Skip to content

Posts tagged ‘cormorant’

A Cormorant’s Dream

And now here is my secret, a very simple secret; it is only with the heart that one can see rightly, what is essential is invisible to the eye. —Antoine de Saint-Exupery

Our cormorants are some of the most personable birds of the wetlands. As common as they may be in this area, they’re fascinating and sweet creatures.

Sleeping Cormorant, Florida Wetlands

Hello, sweet one

I caught this serene cormorant — or “shag” (referring to the bird’s crest, which is lacking in the British forms of the Great Cormorant) — as he was preparing for the evening in the local wetlands.

These medium-to-large coastal (rather than oceanic) seabirds are plentiful in southeastern Florida, and can often be seen diving for fish and other aquatic grub. After fishing, the cormorants dry their wings ashore in the sun and in the trees (similar to the cormorant-like anhingas), as their feathers don’t possess the waterproofing oil of other seabirds.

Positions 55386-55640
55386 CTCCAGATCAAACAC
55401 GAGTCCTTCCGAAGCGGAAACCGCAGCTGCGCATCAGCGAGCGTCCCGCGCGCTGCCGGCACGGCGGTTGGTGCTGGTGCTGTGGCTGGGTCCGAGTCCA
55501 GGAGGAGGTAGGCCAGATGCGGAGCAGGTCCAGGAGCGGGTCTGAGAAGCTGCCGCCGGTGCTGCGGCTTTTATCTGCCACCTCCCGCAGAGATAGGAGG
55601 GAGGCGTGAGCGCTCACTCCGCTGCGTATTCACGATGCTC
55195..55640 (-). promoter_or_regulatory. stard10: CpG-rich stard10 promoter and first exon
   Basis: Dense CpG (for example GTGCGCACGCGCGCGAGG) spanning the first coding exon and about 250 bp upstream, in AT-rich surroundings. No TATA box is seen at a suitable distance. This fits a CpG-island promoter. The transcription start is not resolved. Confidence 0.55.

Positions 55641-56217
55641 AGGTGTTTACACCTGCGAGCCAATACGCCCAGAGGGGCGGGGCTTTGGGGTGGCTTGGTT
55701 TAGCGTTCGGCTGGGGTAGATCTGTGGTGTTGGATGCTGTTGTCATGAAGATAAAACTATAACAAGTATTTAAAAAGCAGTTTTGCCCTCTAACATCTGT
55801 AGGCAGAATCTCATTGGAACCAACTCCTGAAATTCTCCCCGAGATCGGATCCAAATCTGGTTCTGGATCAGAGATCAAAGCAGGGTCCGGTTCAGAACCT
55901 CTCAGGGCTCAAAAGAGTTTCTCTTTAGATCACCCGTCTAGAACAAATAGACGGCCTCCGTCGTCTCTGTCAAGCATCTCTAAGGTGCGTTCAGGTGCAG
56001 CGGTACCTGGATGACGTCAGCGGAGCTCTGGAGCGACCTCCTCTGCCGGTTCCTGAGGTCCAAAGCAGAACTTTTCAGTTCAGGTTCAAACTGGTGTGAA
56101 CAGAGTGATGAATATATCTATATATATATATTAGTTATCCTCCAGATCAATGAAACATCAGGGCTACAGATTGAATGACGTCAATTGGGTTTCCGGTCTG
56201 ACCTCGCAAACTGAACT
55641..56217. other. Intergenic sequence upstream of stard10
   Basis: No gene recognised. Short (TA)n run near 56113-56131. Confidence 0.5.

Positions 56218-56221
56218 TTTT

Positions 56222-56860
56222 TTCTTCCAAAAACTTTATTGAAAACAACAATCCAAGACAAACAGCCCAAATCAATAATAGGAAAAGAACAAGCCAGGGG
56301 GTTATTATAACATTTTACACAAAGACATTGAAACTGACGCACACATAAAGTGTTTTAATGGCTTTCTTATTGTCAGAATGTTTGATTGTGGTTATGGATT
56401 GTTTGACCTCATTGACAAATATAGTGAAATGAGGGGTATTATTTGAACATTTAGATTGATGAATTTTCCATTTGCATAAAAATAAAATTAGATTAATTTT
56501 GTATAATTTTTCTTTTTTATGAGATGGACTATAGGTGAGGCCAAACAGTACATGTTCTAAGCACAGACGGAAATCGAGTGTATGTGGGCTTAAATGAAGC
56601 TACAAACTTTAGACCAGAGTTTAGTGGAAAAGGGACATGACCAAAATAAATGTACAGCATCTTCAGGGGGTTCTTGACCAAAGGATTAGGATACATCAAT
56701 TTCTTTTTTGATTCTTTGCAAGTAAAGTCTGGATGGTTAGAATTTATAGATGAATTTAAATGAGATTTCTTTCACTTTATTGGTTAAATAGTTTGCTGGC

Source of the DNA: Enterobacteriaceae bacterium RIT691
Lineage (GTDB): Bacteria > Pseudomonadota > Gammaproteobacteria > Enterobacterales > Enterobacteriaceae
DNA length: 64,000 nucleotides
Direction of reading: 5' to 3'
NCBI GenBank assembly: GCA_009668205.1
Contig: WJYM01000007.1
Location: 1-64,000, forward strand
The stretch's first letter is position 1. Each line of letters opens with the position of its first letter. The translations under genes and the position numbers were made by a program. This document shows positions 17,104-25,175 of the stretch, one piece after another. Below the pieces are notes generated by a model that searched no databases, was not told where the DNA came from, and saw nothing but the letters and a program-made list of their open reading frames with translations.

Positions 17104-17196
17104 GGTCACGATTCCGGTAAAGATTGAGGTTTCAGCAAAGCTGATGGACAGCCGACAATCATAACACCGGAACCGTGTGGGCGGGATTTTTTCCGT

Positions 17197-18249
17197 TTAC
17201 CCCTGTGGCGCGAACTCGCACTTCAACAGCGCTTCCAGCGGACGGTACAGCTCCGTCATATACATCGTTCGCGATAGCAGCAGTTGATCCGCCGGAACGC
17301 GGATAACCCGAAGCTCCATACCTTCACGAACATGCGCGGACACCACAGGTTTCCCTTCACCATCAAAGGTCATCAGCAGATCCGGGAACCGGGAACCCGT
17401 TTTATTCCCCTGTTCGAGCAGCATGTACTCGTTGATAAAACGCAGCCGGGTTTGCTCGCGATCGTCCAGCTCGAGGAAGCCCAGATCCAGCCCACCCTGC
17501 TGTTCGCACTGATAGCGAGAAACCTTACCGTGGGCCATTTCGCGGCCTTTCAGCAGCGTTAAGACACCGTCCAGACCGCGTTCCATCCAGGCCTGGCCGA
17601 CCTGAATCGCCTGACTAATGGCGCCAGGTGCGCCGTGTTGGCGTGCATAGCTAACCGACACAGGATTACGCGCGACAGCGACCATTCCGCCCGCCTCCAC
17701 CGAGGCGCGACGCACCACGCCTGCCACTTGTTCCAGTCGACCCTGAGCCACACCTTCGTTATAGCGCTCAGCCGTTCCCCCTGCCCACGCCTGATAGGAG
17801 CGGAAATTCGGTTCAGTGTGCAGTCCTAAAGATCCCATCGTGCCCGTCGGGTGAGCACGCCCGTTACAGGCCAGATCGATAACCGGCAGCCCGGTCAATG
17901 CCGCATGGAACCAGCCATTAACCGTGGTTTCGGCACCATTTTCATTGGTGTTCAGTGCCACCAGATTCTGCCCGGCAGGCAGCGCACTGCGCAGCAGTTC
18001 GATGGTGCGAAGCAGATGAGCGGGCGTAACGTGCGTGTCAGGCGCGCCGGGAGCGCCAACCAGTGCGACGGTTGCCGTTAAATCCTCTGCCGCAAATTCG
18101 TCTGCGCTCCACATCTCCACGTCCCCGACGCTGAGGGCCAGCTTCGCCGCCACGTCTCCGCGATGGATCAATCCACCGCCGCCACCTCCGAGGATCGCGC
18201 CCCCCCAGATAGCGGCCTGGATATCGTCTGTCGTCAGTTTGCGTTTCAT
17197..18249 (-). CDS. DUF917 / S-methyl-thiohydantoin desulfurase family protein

Preening Cormorant, Florida Wetlands

Preening time

Cormorant, Florida Wetlands

One last look to the setting sun

Sleeping Cormorant, Florida Wetlands

Nodding off

Sleeping Cormorant, Florida Wetlands

Snooze

Check out their beautiful and distinctive turquoise eyes that fade quickly after the breeding / nesting season.

Humans have long used trained cormorants to fish the waters of China, Japan, and Macedonia. Trained by fishermen, a snare is tied near the base of the bird’s throat, allowing the bird to swallow only small fish. When the bird captures and tries to swallow larger fish, the snare doesn’t allow the fish to be swallowed, and it becomes stuck in the bird’s throat. The cormorant is forced to return to the fisherman’s boat, where he helps the bird regurgitate the fish, removing it from its throat. Traditional cormorant fishing isn’t as common a method today — with the development of more efficient fishing methods — but it remains a tourist draw. However, the method is still practiced in some Japanese regions, and has continued uninterrupted for 1300 years in Gifu City, in Gifu Prefecture.

%d bloggers like this: